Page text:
With e-commerce in Nigeria recording over $2 million worth of transactions per week and close to $1.3 billion monthly, online marketplace Kaymu has attributed the burgeoning online transactions to the rising purchasing power of the country’s growing middle class.

According to a survey conducted by the business management and consulting firm Philip consulting, 38 percent of Nigerians prefer to buy products through the internet. Much of that section of the population is made up of the middle class, notes Kaymu which is owned by online investment company Africa Internet Holding (AIH).

Evangeline Wiles, the Managing Director of Kaymu Nigeria, pointed to the west African country’s economic growth as leading to a strong increase in its middle class. “This powerful group of consumers are demanding quality goods and services.  They are becoming the foundation of a market-oriented economy and contributing to continued economic growth and social development”, she added.

Describing the middle class as key to sustaining economic and social development, Wiles stated that an economy without a mass group of consumers as its foundation cannot be sustained in the long run. In Africa’s largest economy the middle class is doing just that especially in the e-commerce sector with online transactions in the country are expected to reach N1 trillion ($6.2 billion) by the end of 2014.

“The rapid growth of e-commerce in Nigeria can be attributed to the middle class who are the primary consumers of mass marketed products”, Wiles explained.

Economists divide the middle class into relative and absolute terms. In relative terms, this refers to individuals or households that fall between the 20th and 80th percentile of the consumption distribution or between 0.75 and 1.25 times the median per capita income.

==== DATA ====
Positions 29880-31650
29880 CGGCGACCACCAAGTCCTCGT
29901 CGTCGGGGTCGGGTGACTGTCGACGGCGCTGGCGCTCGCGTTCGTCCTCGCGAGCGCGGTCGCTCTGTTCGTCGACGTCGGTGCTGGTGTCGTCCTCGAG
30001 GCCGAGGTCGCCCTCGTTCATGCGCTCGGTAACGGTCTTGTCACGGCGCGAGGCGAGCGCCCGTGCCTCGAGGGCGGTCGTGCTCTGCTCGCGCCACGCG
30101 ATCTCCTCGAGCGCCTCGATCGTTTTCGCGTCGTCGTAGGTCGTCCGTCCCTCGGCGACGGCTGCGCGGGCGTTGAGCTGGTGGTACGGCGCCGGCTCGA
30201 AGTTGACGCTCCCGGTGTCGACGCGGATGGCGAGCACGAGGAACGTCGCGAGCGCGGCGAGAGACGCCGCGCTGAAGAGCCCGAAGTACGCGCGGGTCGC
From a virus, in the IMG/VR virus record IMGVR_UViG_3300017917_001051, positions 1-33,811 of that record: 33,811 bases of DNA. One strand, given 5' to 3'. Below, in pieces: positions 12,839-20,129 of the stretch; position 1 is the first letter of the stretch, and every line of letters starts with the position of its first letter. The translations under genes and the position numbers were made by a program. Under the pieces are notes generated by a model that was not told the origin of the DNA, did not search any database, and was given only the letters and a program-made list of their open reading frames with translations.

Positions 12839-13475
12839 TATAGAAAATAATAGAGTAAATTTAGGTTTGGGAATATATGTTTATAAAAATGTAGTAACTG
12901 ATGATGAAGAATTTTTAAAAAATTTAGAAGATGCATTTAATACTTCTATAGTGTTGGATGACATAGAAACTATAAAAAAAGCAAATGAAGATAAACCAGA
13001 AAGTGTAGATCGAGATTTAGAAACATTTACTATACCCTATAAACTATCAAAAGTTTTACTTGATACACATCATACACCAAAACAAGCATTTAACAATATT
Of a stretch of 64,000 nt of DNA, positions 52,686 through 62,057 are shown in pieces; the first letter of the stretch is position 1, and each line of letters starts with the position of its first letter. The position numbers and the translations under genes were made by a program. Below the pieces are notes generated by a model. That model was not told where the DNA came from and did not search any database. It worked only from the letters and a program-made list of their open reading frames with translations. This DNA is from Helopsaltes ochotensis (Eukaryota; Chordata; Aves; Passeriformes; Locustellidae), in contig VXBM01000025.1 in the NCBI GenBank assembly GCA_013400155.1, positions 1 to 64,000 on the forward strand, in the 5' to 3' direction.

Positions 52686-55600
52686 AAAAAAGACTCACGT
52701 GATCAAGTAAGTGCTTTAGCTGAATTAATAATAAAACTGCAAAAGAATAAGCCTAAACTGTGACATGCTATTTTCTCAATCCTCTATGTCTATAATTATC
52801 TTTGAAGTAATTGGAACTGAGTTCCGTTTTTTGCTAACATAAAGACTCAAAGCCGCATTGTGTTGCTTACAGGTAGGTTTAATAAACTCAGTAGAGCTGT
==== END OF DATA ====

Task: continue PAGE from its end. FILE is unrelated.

Nigeria’s middle class now account for 23 percent of the population, according to the latest statistics from the African Development Bank (AFDB). The newly-minted middle class are well educated, with 92 percent having completed a post-secondary school education.

The AFDB used an absolute definition of people whose daily consumption is between $2 and $20 (in 2005 PPP) daily to characterise the middle class in Africa. The definition is based on the average cost of living of about 1 billion people in the continent. The sector of the population spending between $2 to $4 a day is considered as the ‘floating class’, vulnerable enough to slip back to poverty. The remaining population earning between $4 and $20 a day is categorized as the ‘stable’ middle class.

Online marketing offers a level playing ground for large businesses as well as small and medium scale enterprises to operate in the global marketplace and for regional businesses and communities to participate in social economic and cultural networks across the globe.

With the growing successes recorded in the country’s e-commerce space contributed largely to the middle class of the economy, the low income group is also a potential target for business investors and mass products.

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